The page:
R. Kelly’s Trial Defense Opens With Two Witnesses Vouching for Singer’s Behavior

Dhanai Ramnanan and Larry Hood claim they’ve never seen the singer commit a litany of accused abuses, though the prosecution swiftly attempted to dismantle their argument

Music – Rolling Stone

Dhanai Ramnanan and Larry Hood claim they've never seen the singer commit a litany of accused abuses, though the prosecution swiftly attempted to dismantle their argument

R. Kelly’s Trial Defense Opens With Two Witnesses Vouching for Singer’s Behavior

Dhanai Ramnanan and Larry Hood claim they’ve never seen the singer commit a litany of accused abuses, though the prosecution swiftly attempted to dismantle their argument

Music – Rolling Stone

Dhanai Ramnanan and Larry Hood claim they've never seen the singer commit a litany of accused abuses, though the prosecution swiftly attempted to dismantle their argument

Courtney Barnett acknowledges similarities between hers and Melbourne band Quivers’ music videos

“I thought I had come up with a beautiful, original idea for a video, but it seems like I was wrong,” Barnett said

The post Courtney Barnett acknowledges similarities between hers and Melbourne band Quivers’ music videos appeared first on NME.

NME

Courtney Barnett has acknowledged similarities between the recently released music video for her single ‘Before You Gotta Go’ and fellow Melbourne act Quivers’ clip for ‘You’re Not Always On My Mind’.

Both music videos feature the respective musicians heading out into the field and recording audio samples from the natural world. Additionally, the lyric from Barnett’s song, “You’re always on my mind”, is similar to the title of the Quivers song.

Quivers’ video, directed by Nina Renee, was filmed on the island of Toarra-Marra-Monah (also known as Maria Island in Tasmania), as well as Woiwurrung and Boon Wurrung country (Melbourne).

Barnett’s video, directed by Claudia Sangiorgi Dalimore and released a year and half later, was also filmed on Woiwurrung and Boon Wurrung country, in addition to unceded Indigenous land in Aotearoa (New Zealand).

Watch both videos below:

On social media, Barnett promoted the Quivers video, saying “I thought I had come up with a beautiful, original idea for a video, but it seems like I was wrong”.

“I’d like to introduce you to Melbourne band [Quivers] and director [Nina Renee] who had the same idea way before me,” she wrote.

“Any similarities are completely coincidental and if I had seen this clip when I was making mine I would have completely changed my concept or the way we explored it.”

The music video’s description on YouTube has also been amended to acknowledge the similarities.

“The resemblance is uncanny, but it’s entirely coincedental [sic]. We respect and admire Quivers and Nina Renee and we appreciate them reaching out and having the conversation with us.”

On Facebook, Quivers wrote, “We want to thank Courtney Barnett for acknowledging the similarities between her clip and this one by Nina Renee for ‘You’re Not Always On My Mind’.”

‘Before You Gotta Go’ is lifted from Barnett’s forthcoming album ‘Things Take Time, Take Time’, due out November 12. ‘You’re Not Always On My Mind’ was included on Quivers’ album ‘Golden Doubt’, released back in June.

The post Courtney Barnett acknowledges similarities between hers and Melbourne band Quivers’ music videos appeared first on NME.

Courtney Barnett acknowledges similarities between hers and Melbourne band Quivers’ music videos

“I thought I had come up with a beautiful, original idea for a video, but it seems like I was wrong,” Barnett said

The post Courtney Barnett acknowledges similarities between hers and Melbourne band Quivers’ music videos appeared first on NME.

NME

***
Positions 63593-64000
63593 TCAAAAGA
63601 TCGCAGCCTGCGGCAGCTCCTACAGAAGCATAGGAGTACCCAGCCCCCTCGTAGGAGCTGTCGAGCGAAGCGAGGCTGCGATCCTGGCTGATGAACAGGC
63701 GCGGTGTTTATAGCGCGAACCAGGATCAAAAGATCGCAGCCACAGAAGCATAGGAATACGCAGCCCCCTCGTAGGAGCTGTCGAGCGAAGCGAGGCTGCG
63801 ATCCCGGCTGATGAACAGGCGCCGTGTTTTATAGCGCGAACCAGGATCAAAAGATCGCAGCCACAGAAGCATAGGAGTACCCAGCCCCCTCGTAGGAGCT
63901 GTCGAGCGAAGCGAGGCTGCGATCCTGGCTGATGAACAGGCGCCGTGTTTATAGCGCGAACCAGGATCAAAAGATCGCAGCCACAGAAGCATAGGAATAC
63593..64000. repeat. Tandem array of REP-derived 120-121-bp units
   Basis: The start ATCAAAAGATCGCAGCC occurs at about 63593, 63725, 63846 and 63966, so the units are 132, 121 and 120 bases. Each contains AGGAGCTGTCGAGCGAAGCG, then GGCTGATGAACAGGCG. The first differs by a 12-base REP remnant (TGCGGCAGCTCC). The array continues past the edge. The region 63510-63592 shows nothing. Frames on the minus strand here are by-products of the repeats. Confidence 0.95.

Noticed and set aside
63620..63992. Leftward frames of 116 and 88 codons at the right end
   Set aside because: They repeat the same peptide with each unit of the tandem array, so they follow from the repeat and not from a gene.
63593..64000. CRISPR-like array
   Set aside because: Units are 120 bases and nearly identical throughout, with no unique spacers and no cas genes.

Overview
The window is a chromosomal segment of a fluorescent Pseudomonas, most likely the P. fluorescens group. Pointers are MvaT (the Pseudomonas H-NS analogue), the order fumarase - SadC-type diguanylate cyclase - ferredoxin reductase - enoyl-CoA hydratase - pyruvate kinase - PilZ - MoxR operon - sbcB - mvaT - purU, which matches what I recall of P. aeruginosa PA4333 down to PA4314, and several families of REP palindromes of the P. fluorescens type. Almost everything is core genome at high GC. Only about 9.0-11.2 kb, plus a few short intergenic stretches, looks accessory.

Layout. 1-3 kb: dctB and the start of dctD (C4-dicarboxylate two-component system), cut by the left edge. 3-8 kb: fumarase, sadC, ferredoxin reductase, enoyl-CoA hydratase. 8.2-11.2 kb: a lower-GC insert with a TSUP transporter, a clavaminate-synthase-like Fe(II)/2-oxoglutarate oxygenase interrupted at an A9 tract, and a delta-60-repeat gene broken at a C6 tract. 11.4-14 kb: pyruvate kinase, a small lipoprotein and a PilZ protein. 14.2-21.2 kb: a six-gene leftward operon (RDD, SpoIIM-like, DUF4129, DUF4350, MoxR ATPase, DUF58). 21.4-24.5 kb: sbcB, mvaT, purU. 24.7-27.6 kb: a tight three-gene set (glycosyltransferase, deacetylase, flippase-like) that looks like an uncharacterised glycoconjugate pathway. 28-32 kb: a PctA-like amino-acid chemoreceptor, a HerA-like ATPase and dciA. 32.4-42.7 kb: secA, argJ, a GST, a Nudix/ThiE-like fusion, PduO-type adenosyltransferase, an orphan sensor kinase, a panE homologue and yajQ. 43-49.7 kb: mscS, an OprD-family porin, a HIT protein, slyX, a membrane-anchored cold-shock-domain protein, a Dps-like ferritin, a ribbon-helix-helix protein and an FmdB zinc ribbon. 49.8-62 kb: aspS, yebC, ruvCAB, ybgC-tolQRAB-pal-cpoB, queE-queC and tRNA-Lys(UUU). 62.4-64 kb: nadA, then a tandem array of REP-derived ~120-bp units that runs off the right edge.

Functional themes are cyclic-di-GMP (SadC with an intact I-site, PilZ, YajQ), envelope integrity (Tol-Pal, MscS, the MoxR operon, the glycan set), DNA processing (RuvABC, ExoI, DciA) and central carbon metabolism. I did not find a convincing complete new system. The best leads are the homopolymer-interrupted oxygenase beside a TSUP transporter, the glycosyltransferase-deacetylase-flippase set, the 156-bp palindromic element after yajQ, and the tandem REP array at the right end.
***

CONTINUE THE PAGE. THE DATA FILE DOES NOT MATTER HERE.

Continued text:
Courtney Barnett has acknowledged similarities between the recently released music video for her single ‘Before You Gotta Go’ and fellow Melbourne act Quivers’ clip for ‘You’re Not Always On My Mind’.

Both music videos feature the respective musicians heading out into the field and recording audio samples from the natural world. Additionally, the lyric from Barnett’s song, “You’re always on my mind”, is similar to the title of the Quivers song.

Quivers’ video, directed by Nina Renee, was filmed on the island of Toarra-Marra-Monah (also known as Maria Island in Tasmania), as well as Woiwurrung and Boon Wurrung country (Melbourne).

Barnett’s video, directed by Claudia Sangiorgi Dalimore and released a year and half later, was also filmed on Woiwurrung and Boon Wurrung country, in addition to unceded Indigenous land in Aotearoa (New Zealand).

Watch both videos below:

On social media, Barnett promoted the Quivers video, saying “I thought I had come up with a beautiful, original idea for a video, but it seems like I was wrong”.

“I’d like to introduce you to Melbourne band [Quivers] and director [Nina Renee] who had the same idea way before me,” she wrote.

“Any similarities are completely coincidental and if I had seen this clip when I was making mine I would have completely changed my concept or the way we explored it.”

The music video’s description on YouTube has also been amended to acknowledge the similarities.

“The resemblance is uncanny, but it’s entirely coincedental [sic]. We respect and admire Quivers and Nina Renee and we appreciate them reaching out and having the conversation with us.”

On Facebook, Quivers wrote, “We want to thank Courtney Barnett for acknowledging the similarities between her clip and this one by Nina Renee for ‘You’re Not Always On My Mind’.”

‘Before You Gotta Go’ is lifted from Barnett’s forthcoming album ‘Things Take Time, Take Time’, due out November 12. ‘You’re Not Always On My Mind’ was included on Quivers’ album ‘Golden Doubt’, released back in June.

The post Courtney Barnett acknowledges similarities between hers and Melbourne band Quivers’ music videos appeared first on NME.

Slash posts teaser of new Guns N’ Roses song ‘Hard School’

The track was soundchecked ahead of their set in Chicago last week

The post Slash posts teaser of new Guns N’ Roses song ‘Hard School’ appeared first on NME.

NME

Guns N’ Roses have begun teasing their next release, with guitarist Slash posting a video of himself rehearsing a new song – currently unnamed, but widely believed to be titled ‘Hard School’ – in Chicago.